“This Galing Pook Award would further give rise to a relatively young and dynamically growing demographic of the city and demonstrates the determined and persevering character of Legazpeños as they live under the shadow of Mayon Volcano,” Rosal said in acknowledging the award. (PNA) LAP/FGS/DOC/CBD/ << Back

PNP Bicol chief says they knew all the while that CamNorte gov's wife was not abducted

LEGAZPI CITY, Oct. 22 (PNA) -- Chief Supt. Victor Deona, Police Regional Office (PRO) 5 director, said that even at the very start they already knew that Josefina Tallado was not abducted but her being missing was due to a family problem.

Tallado, wife of Camarines Norte Governor Edgar Tallado, has surfaced and claimed that she was not kidnapped but left their home to avoid a marital problem allegedly due to the womanizing of her husband who, she claimed, had threatened to kill her.

"I was not missing and I was not kidnapped. I voluntarily left because I knew I was no longer safe in our house,” Tallado was quoted as saying.

Deona said that after they formed Task Force “Josie,” they found a witness who said the wife of the governor was not missing but voluntarily left home.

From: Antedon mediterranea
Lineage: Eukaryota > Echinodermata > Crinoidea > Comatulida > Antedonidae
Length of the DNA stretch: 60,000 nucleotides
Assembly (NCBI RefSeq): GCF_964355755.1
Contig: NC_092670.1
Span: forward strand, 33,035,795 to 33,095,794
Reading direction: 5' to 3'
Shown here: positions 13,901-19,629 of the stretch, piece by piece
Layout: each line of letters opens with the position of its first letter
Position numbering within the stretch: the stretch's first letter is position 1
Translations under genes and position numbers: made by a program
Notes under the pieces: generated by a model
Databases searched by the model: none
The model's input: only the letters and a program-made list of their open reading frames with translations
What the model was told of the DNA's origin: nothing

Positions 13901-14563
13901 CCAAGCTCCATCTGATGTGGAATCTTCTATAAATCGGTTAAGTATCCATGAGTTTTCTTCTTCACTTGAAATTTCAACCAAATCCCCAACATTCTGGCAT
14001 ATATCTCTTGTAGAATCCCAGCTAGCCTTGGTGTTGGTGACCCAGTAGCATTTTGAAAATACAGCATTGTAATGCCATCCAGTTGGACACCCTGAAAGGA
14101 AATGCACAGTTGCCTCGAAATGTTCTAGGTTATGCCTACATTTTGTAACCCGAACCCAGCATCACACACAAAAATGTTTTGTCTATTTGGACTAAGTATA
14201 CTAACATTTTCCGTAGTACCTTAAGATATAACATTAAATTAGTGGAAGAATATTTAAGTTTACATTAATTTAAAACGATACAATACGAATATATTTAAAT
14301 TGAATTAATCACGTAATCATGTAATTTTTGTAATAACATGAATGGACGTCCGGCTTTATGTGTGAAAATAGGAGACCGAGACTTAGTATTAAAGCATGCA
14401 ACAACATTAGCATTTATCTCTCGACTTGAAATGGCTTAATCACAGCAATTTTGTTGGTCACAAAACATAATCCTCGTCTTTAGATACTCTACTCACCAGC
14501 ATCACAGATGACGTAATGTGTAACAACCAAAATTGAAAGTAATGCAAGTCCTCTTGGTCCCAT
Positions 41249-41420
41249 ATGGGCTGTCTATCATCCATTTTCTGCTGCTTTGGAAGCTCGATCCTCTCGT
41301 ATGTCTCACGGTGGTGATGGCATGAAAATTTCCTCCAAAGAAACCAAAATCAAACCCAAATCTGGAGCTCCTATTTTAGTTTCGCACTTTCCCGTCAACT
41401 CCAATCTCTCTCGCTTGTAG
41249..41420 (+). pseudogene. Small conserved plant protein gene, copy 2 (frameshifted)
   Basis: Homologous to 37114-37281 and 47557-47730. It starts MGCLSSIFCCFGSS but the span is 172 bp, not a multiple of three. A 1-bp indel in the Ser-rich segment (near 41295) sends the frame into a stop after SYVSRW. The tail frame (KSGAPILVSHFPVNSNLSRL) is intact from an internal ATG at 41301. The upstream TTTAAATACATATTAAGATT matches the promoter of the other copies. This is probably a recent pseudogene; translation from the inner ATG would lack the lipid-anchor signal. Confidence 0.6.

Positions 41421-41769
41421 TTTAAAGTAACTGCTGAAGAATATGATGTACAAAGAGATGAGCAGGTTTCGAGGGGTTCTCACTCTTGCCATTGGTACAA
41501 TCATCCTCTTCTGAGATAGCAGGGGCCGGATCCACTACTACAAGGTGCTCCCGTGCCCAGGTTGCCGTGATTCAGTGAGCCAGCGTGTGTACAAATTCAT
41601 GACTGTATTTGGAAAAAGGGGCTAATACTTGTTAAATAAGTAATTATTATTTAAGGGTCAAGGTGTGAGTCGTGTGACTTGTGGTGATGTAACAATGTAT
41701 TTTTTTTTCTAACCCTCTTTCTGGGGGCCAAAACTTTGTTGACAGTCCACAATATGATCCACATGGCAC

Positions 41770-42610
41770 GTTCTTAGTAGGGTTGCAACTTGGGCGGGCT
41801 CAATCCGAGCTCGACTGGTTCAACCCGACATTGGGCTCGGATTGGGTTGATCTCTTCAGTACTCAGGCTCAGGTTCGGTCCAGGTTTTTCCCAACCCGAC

Due to the request of Gov. Tallado, who called for a press conference on Monday and said he wanted to find his wife, Deona said he immediately formed the special investigation task group that would concentrate on finding Mrs. Tallado.

“If they had problem, they should have not involved the media and the PNP.

They should have settled their marital problem privately and not in public,” the police official said.

If Mrs. Tallado, however, asks for protection, the PNP Bicol is willing to give it due to the threat in her life, Deona said.

Gov. Tallado has not issued any statement yet after his wife surfaced. (PNA) LAP/FGS/EMC/CBD/

Wednesday, October 22, 2014

DA sets off coco water processing project in CamSur

LEGAZPI CITY, Oct. 20 (PNA) –- Coconut water, traditionally a farm waste, is heading its way into becoming a lucrative venture for farmers in Camarines Sur.

“Gagawin nating pera ang coco water sa inyong lalawigan (We will convert coco water in your province into money),” was the inspiring message delivered by Agriculture Secretary Proceso Alcala before hundreds of farmers in the province who witnessed the recent signing of a memorandum of agreement (MOA) which formalized the takeoff of the project.